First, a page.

"The brutish life that women had to live"
Smith, Sarah Elizabeth
MetadataShow full item record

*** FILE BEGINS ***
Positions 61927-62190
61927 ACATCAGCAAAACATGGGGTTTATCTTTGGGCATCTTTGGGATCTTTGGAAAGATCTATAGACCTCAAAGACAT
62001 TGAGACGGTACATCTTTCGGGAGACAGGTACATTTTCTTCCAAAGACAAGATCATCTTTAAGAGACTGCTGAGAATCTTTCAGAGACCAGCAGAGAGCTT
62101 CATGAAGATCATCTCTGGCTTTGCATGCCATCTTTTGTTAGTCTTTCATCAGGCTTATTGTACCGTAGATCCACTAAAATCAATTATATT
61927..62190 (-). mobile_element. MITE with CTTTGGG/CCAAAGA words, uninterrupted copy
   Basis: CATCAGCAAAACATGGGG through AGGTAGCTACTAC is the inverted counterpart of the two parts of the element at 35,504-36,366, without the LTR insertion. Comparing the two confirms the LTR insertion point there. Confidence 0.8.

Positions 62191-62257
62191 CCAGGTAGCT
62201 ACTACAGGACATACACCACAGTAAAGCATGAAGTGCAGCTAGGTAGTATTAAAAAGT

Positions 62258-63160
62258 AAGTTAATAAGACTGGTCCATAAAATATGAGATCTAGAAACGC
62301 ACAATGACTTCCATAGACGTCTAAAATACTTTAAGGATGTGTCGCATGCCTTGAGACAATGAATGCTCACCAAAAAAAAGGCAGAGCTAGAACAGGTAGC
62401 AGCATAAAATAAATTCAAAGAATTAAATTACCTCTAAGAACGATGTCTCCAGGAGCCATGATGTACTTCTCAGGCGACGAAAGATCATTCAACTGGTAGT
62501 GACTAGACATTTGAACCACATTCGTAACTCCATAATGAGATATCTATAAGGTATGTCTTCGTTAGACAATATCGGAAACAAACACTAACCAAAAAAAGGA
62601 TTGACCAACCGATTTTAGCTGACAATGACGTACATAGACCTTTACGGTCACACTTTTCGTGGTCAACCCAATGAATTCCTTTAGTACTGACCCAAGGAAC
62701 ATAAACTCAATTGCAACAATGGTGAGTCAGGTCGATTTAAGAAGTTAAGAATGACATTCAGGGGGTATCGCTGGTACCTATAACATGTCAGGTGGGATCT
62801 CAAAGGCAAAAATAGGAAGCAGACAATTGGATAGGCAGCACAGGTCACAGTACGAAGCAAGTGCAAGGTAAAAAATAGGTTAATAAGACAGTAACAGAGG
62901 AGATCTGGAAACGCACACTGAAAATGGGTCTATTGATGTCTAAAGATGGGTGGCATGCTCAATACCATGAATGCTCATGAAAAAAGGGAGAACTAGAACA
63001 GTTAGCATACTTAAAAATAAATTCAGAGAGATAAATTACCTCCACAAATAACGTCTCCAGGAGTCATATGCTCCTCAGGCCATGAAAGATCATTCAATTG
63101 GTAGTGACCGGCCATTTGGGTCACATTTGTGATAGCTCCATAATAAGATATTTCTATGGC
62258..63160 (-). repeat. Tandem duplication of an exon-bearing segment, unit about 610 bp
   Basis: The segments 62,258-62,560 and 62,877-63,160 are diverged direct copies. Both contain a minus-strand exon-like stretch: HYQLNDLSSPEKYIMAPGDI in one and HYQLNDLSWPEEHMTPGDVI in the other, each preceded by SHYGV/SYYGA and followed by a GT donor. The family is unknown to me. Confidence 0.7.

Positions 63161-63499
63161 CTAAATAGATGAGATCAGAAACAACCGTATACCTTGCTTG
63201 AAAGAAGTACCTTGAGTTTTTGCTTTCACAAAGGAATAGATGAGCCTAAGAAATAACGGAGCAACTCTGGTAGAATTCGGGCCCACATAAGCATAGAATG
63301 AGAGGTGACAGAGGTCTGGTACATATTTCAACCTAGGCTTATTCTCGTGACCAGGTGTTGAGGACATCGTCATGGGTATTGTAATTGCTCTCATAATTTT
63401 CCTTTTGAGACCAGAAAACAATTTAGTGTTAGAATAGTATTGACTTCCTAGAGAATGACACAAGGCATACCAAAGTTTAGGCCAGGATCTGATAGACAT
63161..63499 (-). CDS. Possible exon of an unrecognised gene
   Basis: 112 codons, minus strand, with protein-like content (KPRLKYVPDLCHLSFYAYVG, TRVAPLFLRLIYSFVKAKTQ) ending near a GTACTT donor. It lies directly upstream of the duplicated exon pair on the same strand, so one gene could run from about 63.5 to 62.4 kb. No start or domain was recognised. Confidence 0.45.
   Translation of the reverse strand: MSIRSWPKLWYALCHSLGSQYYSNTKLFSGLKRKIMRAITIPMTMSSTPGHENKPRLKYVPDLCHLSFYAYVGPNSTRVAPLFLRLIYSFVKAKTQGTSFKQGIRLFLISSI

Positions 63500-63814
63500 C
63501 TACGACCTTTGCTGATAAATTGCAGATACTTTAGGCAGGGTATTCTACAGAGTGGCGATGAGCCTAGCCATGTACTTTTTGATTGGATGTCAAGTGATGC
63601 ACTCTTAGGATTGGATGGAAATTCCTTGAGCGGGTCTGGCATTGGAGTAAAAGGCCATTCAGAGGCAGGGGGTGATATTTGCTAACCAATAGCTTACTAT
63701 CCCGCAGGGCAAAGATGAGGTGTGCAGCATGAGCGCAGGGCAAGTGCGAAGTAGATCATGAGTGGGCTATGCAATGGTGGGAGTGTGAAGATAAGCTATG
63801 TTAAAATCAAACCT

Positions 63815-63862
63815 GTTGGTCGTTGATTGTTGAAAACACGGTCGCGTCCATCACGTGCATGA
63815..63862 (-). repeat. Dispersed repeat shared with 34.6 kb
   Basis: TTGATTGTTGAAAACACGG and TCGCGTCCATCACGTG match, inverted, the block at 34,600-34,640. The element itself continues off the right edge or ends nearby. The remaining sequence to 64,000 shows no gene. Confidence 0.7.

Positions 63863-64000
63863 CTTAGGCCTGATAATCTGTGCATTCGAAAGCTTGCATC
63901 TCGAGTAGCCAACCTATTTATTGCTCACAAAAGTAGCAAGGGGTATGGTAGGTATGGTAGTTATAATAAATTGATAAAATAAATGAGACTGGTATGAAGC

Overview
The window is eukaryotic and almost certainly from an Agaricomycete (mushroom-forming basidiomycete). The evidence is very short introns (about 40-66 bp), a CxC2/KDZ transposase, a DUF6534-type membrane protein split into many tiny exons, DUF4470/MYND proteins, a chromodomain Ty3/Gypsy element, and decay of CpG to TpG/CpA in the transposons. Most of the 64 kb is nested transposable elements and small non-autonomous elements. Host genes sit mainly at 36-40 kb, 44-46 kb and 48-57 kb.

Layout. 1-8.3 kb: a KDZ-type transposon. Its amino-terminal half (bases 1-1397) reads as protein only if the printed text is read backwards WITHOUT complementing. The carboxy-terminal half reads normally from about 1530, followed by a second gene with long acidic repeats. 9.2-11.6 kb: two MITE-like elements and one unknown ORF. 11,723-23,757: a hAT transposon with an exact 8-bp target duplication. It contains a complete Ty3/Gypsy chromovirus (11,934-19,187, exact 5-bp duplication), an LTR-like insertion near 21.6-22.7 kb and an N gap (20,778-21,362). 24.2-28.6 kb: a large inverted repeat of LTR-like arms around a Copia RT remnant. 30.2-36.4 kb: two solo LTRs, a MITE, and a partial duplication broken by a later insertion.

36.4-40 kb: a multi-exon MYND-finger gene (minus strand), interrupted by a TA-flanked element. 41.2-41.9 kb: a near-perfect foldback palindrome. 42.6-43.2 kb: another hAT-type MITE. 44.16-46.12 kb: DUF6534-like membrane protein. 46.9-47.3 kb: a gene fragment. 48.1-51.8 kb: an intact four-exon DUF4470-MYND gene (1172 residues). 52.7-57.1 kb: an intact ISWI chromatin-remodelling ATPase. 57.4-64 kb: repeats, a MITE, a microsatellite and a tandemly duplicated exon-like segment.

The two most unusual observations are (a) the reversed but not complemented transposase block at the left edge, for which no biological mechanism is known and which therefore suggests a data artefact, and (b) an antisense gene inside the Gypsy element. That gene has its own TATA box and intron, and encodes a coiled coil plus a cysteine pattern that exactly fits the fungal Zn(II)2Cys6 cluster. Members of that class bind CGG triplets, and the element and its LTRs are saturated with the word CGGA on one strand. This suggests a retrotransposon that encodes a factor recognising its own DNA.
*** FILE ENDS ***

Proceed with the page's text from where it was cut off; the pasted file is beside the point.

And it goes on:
I am examining how O Chŏng-hŭi presents the dehumanization of women and racial others in post-war Korea in her short story, “Chinatown.” I will analyze the situations of three women—Maggie the prostitute, the protagonist’s mother, and the protagonist’s grandmother—and explain how each woman’s social identity is reduced to her physical body, in particular her reproductive and sexual capabilities, in an effort to render her subhuman. I will explain how the women occupy liminal cultural spaces that create cultural unease and marginalize them from society: the prostitute is between American GI and Korean civilian culture, the grandmother is between female and neuter, and the mother is between conception and birth. Finally, I will show how their marginality and reduction to physical identities inform the protagonist’s identity as she transitions from a genderless childhood to a sexualized adulthood.